2. 9. 2019
It is a well-known fact that the process of applying for and granting building permits in the Czech Republic is among the lengthiest in the world. Unfortunately, its lengthiness is not outweighed by the quality of decision-making. Quite the contrary: it gets in the way of meaningful, modern and functional architecture. This, however, should fundamentally change as of January 2022 if a new building bill is adopted and comes into effect.
According to the World Bank‘s Doing Business study, the Czech Republic ranked 156th out of 190 countries under review, with the median of the period required to obtain a building permit being 246 days. However, this figure should not be taken so seriously, as the World Bank’s ranking fails to take into account the fact that building permits in the Czech Republic are granted as a result of the authorisation process that is, in most cases, preceded by the often longer planning proceedings. Moreover, these planning proceedings tend to involve twice as many opinions and various other issues and may also be preceded by EIA and dozens of other partial processes during which binding opinions issued by other authorities are reviewed and new ones are issued.
The main causes of today’s situation are the extremely complicated, numerous and continuously changing regulatory obstacles that thwart new constructions. They have become so robust over time that they are overshadowing the actual purpose of buildings and the decision-making process surrounding them. To cite but one example, under the latest major amendment to the Building Act, the building authority is not even entitled to assess the compliance of the construction plan with the zoning plan, and must act pursuant to the binding opinion of the zone planning authority. What is its purpose then? The whole system of building authorisations has degenerated into a huge bureaucratic organism feeding on itself.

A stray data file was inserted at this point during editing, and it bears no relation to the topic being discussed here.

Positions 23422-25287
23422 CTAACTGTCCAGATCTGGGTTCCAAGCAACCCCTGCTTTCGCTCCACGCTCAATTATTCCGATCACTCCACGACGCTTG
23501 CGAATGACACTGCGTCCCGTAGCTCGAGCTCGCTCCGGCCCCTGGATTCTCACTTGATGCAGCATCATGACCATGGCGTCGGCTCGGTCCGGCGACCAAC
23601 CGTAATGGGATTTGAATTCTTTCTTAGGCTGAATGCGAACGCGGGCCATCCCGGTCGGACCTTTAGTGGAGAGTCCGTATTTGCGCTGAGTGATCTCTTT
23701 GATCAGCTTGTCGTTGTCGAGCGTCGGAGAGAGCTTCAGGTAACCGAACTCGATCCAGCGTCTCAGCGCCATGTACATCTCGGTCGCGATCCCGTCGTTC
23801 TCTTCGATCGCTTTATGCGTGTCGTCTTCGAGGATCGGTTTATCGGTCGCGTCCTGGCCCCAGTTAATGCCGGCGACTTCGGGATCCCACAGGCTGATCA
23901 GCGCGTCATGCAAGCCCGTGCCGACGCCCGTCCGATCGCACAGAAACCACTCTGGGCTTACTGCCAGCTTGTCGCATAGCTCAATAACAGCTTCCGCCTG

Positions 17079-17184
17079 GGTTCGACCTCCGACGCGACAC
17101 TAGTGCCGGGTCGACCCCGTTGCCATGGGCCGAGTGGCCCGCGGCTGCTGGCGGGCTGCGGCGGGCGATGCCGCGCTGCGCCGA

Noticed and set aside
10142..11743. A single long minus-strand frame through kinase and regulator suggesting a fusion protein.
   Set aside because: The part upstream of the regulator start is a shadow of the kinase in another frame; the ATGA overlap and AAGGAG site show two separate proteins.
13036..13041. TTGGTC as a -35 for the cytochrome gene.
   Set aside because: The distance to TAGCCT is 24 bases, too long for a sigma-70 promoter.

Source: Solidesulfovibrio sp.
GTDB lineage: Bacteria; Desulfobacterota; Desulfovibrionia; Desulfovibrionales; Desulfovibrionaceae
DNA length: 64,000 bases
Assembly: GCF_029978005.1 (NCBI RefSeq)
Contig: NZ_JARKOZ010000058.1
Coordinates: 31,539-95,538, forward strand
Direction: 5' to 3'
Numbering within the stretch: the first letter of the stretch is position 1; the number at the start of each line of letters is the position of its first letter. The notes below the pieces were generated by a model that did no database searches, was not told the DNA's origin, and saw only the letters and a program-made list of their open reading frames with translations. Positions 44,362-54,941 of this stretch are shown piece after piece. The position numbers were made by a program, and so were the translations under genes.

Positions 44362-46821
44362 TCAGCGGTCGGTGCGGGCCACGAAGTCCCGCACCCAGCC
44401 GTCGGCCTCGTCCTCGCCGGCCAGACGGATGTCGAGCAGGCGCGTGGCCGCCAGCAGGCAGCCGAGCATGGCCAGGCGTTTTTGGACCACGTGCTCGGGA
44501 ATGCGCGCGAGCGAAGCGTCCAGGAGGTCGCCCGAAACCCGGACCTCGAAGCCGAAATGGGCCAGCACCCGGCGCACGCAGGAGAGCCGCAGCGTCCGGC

The problems during the authorisation process cause companies to make limited offers of reconstructions and new constructions. That indirectly leads to pressure on property prices. Moreover, by the time a permit is finally granted, some buildings have already become morally obsolete or are no longer at the top globally or even in Europe in terms of technology, innovation or architecture. What’s more, legal regulations make it difficult to use brownfields and other free spaces in cities, which in turn makes investors occupy the surrounding open landscape, where they feel less pressure from the regulators.
In an effort to eliminate these problems, in June 2019, the Czech cabinet approved the intended subject-matter of the new building bill, which was prepared in cooperation with the Czech Chamber of Commerce and external experts in administrative law, zone planning, urban planning and architecture. The objective of the intended subject-matter of the bill is to completely recodify the construction law. The recodification should fundamentally streamline the authorisation process, eliminate delays and minimise the number of pending administrative proceedings. In addition to the emphasis on acceleration and streamlining, the intended subject-matter of the bill expects to fully digitise the construction agenda and to promote the unification of methodological management and the quality of state-controlled construction administration. The articulated bill will be prepared by the professional public of the Czech Chamber of Chartered Engineers and Technicians Engaged in Construction and the Czech Chamber of Architects.